Thursday, October 27, 2011

A Spanish American War Nurse

A local historian, Delia Robinson, in her book Historical Amnesia: Forgotten Women of Nineteenth Century Orleans County tells the story of Sarah Eva Shaw, of Holley NY. A Brockport graduate, class of 1893, she went on to study nursing at the Bellevue Nursing School in New York City. When the Spanish American War began she joined the Red Cross nursing service and went to Cuba with the army. She returned home at one point to recover from malaria and "nerve exhaustion" and then returned to serve as a nurse in the Philippines. (Pictured here is a group of nurses on a ship off Cuba.)

Tuesday, October 25, 2011

Brockport honors its veterans

The college is planning to recognize the veterans among its number this November. Although the focus will naturally be on those who served in recent conflicts, students, staff, and alumni of Brockport have served since at least the Civil War. Brockport alumni and students served in the 140th NY Infantry for example, Co. A of which was recruited from the vicinity of the village of Brockport. The regiment played a pivotal role in the battle of Gettysburg, as pictured here. Theodore Whipple '59 was killed in that action.

The archives does has some information on those who served in earlier wars, but increasingly little with the Korean War and up to the present. If you know the names of any who served please let the college archivist know (; he is trying to put together as comprehensive a list as possible of Brockport students, staff and alumni who served.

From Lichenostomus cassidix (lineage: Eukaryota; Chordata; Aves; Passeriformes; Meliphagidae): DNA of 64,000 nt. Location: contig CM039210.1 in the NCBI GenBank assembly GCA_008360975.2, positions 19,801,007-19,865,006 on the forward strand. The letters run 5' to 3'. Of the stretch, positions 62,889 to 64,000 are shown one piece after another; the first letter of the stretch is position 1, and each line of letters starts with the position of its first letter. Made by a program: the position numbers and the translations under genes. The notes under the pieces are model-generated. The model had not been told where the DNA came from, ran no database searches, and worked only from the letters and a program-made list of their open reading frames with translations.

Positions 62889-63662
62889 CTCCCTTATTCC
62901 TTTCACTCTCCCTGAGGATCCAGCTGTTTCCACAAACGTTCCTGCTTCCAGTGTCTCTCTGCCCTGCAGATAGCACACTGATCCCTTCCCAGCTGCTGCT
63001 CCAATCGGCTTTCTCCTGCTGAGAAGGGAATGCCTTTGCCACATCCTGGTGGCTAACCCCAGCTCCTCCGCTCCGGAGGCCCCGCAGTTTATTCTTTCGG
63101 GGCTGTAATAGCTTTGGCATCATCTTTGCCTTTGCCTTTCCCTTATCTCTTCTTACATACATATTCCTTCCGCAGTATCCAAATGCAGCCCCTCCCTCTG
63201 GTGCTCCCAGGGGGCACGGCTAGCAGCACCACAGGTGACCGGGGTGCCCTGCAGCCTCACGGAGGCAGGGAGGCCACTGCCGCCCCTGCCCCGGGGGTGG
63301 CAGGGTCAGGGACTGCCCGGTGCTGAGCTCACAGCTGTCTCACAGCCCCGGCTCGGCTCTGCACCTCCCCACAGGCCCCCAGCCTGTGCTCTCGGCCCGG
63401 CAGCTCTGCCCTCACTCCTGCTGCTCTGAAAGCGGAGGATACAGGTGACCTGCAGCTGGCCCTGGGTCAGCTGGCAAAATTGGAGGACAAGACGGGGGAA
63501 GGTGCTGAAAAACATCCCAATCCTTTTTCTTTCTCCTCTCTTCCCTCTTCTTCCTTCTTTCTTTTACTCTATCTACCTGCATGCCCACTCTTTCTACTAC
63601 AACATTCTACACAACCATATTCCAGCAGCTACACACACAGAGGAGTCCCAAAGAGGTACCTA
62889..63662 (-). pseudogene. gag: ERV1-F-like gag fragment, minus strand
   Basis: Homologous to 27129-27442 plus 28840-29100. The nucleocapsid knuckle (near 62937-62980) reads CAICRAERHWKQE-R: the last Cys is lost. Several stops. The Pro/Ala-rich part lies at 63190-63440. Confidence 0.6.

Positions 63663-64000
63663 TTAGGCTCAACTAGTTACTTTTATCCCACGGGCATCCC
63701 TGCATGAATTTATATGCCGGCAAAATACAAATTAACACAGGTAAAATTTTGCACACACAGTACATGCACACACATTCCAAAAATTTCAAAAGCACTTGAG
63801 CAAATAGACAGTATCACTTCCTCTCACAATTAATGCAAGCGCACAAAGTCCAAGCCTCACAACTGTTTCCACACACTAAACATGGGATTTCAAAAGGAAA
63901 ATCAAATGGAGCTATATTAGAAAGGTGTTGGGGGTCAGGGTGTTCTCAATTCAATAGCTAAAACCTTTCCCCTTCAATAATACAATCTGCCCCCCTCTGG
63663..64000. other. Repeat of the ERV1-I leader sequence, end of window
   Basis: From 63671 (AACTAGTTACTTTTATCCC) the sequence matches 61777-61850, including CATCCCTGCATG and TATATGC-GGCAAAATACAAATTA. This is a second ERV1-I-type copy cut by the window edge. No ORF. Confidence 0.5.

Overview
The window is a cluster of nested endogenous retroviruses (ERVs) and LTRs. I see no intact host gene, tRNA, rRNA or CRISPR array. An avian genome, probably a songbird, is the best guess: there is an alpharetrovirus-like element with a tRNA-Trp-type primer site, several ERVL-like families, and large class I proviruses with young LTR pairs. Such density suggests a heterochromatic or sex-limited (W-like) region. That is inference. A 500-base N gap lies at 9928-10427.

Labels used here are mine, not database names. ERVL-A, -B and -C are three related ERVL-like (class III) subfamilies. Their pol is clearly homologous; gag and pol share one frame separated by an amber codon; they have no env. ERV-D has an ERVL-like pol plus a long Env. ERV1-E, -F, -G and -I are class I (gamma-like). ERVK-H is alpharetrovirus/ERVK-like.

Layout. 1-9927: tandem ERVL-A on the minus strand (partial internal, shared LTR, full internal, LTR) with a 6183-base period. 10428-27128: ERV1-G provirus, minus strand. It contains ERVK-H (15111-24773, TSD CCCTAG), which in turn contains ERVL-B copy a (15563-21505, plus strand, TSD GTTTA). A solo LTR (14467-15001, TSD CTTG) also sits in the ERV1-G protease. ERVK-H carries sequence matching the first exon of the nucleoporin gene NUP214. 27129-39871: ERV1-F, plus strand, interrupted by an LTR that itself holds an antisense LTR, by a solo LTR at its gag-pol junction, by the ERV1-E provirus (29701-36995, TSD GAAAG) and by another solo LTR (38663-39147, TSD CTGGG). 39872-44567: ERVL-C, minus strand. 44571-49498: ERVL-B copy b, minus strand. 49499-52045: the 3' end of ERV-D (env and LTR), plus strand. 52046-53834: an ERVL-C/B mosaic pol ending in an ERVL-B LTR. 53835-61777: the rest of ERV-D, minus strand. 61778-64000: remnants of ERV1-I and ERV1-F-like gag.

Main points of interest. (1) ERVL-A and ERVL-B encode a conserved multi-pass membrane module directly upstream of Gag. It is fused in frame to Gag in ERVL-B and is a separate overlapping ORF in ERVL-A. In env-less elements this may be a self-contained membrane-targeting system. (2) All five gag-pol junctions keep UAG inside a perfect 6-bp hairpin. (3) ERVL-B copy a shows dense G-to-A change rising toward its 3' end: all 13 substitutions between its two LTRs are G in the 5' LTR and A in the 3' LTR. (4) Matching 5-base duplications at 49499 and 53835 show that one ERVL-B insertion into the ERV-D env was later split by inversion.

Thursday, October 13, 2011

Tea Anyone?

Is it just your archivist, or doesn't anyone have teas like this anymore? :-) From a 1946 recruitment brochure...

Thursday, October 6, 2011

In the archives, or, discovering Rosetta May Pledger '02

Working in the college archives is a little like working in the attic of an old house, where generations of family have stored their pictures, books, documents and so on. Sometimes you run across something while looking for another item and find yourself sidetracked, wondering what it is that you've turned up. That happend to your archivist just today. Looking through some boxes of historical photographs, I found a bundle of individual photographs of students, dating from about 1887 to 1905. Some are identified, some not. One little photo slipped out from between some others, and on the back was noted in pencil Rose Pled... Class of 1902.

The last name was hard to make out, and getting curious I looked her up in a 1917 book which is a history of the school to that point and a register of alumni. There for 1902 was a Rosetta May Pledger, undoubtedly the same student as in the class photo shown here.  Not much more about her is in the record at a brief glance, except that in that 1917 book she was listed as a Mrs. F.C. Hill and living in Adams Basin. Presumably she taught school after graduation, as most of our graduates did then, and then married at some point.

She was a grad of the old Normal School in the days before WWI, long before the Teachers College of the 1940s or today's College at Brockport. But there were good teachers then, as now, and students had social activities to enjoy as well, just like today. The year Rose graduated actually was the first year for Color Day, a spring event that quickly became a popular event with both the college community and that of the village.